What’s to blame is not the adults. What’s to blame is not the kids. What’s to blame is the way we are approaching the problem. My son could not approach the problem in a way he could solve it using my methods. No matter how long I sat there teaching, he was NOT going to learn. He finally gave me the solution.
Don’t teach him the way I learn, teach him in the way he learns.
We need to change the way we coach from the way we learn to the way they learn3. It does not matter how much we teach the game, it only matters if they learn it, and many are simply not learning it the way we coach it.
Change the way we coach. Adapt the coach training to include brain science, learning theory, childhood development, and communication (among others) so we understand how our kids learn. If they are not learning, we are not really coaching.
Change the way we coach. Alter the communication process and patterns to fit their world. Instead of making kids understand what we are saying, maybe we should understand what they hear and say and teach in language that makes sense.
Change the way we coach. Shift the focus from showing them how we want it done, to asking them how they would do it. Educators seek to find out how a child thinks so they can show them how to use the tools they have to solve the problems. If we started making our kids self-reliant to find their own solutions, only guiding the process and not dictating the terms, what kind of development would we see?
Change the way we coach. Move beyond supreme ruler of the field to being servant of the child. Instead of acting like we know it all and they are mere vessels into which we pour our knowledge, what if we saw them as those we serve and our goal is to help them unlock their own knowledge? It is not about us, it is about them. It is not to show them how smart we are, it is to help them become smarter. It is not to replicate the player we were, it is to unlock the player they will become.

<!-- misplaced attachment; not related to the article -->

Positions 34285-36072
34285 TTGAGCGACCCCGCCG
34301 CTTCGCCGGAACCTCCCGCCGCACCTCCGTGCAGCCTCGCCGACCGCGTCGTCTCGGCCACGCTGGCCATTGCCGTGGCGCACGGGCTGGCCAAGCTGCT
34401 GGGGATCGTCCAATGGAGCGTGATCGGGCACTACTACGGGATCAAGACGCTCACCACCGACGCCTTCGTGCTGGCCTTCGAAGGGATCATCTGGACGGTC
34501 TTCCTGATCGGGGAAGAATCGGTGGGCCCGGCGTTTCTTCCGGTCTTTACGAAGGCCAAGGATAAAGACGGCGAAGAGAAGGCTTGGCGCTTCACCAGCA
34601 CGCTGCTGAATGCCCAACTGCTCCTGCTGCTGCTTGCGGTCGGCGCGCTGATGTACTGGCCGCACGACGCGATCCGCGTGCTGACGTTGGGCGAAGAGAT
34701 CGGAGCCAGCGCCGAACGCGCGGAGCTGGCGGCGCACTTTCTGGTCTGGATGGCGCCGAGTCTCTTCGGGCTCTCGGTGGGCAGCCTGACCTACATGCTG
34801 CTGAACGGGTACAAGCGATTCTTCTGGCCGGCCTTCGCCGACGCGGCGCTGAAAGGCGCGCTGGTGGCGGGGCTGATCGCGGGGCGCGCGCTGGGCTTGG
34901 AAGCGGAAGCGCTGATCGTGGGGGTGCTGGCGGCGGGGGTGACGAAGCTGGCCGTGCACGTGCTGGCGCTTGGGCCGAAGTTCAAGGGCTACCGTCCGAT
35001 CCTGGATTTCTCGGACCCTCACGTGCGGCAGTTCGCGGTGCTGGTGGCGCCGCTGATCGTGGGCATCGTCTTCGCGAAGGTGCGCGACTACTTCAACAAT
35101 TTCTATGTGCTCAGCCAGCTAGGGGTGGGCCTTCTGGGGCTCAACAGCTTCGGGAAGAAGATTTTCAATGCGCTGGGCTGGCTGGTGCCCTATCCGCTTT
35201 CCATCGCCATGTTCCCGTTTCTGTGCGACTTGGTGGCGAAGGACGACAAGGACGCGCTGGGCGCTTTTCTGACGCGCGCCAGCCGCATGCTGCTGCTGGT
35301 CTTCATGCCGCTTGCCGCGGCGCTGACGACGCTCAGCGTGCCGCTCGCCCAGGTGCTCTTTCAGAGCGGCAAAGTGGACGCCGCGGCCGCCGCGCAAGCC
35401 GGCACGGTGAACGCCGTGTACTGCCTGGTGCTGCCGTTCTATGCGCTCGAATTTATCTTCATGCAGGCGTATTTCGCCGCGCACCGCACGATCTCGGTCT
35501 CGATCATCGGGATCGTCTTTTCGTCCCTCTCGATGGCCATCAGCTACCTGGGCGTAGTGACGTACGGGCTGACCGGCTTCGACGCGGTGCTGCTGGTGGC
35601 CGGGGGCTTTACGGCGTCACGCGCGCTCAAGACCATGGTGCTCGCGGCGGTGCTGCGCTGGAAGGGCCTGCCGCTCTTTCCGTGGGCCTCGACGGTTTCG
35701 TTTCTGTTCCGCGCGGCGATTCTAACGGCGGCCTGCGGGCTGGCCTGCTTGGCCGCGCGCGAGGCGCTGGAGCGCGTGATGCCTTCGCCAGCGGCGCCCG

Change the way we coach. Instead of the stoic, stand offish, brooding expert who cares about the game, what if we were the engaged, fun loving, connected person who cares about the players. Imagine how much more we could get from our players, all of them, if we learned to connect with each one as a person first. They would play longer if we had as much fun as them. They would be more intrinsically motivated to try harder if the person who coached them actually showed he or she cared. They want love. We think they need “tough love”.
I have spent the better part of the last month trying to tell everyone how the system is broken, but I don’t believe it is now. There are adjustments we need to make to structure, mission, vision, procedures, yes, but it is not the system that has failed our kids.
It is the software we are using to run the system that is failing us – how we are teaching them not what we are teaching. The kids need us to stop focusing so much on the X’s and O’s (the hard skills of the game). They need us to stop trying to teach them the way we want. They need us to use the soft skills it takes to connect with them, understand them, guide them, and truly teach them. That’s when we start teaching them they way they can learn.
As Dr. Ron Quinn says “no lines, no laps, no lectures”. Let’s create a dynamic learning environment where kids are moving, trying, solving, trying again. Where they at the centre and the way we teach is focused on exactly what they need in the way they understand it.
My son said, “That’s not how I learn”, so let’s figure how they actually do learn and coach them that way.
ABOUT THE AUTHOR:
Coach Reed has 30 years coaching experience, is a TEDx Speaker and holds Masters Degrees in Early Childhood Education and Sports Psychology. Reed is the Founder of Raising Excellence, a digital and live coaching development platform for those who coach, teach, and influence children focused on developing stronger communication skills, creating highly effective learning environments, and helping coaches unlock individual, everyday excellence in their athletes.
Image Credit: DepositPhotos / muzsy